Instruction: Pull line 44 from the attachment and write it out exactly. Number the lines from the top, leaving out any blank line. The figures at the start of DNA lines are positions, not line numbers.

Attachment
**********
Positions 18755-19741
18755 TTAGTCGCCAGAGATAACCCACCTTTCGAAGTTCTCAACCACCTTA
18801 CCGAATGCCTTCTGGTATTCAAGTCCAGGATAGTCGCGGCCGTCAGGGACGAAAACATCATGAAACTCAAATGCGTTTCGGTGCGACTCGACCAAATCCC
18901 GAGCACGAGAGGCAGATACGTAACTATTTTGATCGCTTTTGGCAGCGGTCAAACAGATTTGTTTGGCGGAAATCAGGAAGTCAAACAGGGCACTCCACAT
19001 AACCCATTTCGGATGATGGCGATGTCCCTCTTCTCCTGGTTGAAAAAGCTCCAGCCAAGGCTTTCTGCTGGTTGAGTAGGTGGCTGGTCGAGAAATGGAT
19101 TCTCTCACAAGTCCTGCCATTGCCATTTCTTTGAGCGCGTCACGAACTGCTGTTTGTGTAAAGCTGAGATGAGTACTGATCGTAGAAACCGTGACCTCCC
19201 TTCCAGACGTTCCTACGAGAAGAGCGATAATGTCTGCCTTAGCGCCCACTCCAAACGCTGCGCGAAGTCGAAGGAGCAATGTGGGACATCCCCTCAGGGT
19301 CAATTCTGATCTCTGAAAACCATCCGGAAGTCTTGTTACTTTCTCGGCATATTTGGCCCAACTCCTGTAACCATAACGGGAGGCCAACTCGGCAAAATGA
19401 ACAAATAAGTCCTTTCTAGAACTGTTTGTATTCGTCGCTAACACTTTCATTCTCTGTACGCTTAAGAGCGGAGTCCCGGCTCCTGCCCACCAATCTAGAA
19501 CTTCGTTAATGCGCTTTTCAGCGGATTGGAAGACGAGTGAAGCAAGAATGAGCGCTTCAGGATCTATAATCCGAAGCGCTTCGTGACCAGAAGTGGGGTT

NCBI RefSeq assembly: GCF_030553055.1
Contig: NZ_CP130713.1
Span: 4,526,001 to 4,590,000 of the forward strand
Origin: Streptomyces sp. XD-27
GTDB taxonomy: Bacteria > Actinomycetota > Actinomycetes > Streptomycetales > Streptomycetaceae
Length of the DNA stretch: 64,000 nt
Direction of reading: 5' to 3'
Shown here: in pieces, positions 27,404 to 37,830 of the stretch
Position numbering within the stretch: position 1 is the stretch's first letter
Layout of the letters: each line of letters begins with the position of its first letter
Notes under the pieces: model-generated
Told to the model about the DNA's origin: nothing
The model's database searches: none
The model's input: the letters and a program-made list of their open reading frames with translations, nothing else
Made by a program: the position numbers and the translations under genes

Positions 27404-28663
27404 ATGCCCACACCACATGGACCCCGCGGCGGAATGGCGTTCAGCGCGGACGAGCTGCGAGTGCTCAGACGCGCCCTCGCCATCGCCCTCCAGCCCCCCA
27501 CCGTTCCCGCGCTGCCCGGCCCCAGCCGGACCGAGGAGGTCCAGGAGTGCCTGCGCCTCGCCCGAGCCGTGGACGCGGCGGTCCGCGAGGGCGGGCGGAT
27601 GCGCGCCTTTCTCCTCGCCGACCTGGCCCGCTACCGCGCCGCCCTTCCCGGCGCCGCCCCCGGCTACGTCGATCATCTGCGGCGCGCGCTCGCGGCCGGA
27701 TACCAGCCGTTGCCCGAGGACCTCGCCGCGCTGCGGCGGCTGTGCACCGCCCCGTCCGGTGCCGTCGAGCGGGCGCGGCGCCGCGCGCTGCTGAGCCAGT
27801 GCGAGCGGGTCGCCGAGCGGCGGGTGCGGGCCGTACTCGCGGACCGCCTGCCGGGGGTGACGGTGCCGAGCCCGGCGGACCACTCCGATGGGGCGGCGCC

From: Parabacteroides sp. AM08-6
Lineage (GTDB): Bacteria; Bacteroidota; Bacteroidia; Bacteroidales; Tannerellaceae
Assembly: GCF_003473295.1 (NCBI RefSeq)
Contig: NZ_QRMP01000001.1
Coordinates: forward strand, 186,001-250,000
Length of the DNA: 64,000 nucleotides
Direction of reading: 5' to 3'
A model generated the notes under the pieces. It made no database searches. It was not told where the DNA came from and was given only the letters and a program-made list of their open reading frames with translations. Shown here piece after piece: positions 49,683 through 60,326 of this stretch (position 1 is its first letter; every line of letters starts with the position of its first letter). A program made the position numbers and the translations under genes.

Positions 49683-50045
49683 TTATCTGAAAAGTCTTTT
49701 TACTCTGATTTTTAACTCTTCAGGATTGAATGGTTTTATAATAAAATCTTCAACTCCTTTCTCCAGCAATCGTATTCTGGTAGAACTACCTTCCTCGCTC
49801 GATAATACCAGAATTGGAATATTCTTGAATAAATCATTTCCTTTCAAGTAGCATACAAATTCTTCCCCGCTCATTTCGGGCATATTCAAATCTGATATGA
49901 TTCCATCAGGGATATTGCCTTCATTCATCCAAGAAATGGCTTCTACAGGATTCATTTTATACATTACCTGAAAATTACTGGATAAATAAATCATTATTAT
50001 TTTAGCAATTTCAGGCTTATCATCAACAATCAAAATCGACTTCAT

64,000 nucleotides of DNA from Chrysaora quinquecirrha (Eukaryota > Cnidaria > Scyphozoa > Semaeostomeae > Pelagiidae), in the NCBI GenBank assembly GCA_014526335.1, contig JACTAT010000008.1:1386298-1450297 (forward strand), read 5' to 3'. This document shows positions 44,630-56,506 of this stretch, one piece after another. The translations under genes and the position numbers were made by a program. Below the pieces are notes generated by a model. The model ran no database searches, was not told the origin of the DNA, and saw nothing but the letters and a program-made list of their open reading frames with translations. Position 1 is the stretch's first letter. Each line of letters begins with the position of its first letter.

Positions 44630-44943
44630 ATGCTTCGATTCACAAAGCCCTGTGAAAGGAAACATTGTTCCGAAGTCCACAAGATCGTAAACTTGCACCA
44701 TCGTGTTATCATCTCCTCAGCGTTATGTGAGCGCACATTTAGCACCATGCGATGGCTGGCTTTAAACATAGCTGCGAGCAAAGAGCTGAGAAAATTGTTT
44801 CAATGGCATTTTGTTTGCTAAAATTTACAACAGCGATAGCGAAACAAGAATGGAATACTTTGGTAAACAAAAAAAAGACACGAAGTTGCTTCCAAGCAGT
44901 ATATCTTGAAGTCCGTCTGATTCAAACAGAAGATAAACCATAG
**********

49901 TTCCATCAGGGATATTGCCTTCATTCATCCAAGAAATGGCTTCTACAGGATTCATTTTATACATTACCTGAAAATTACTGGATAAATAAATCATTATTAT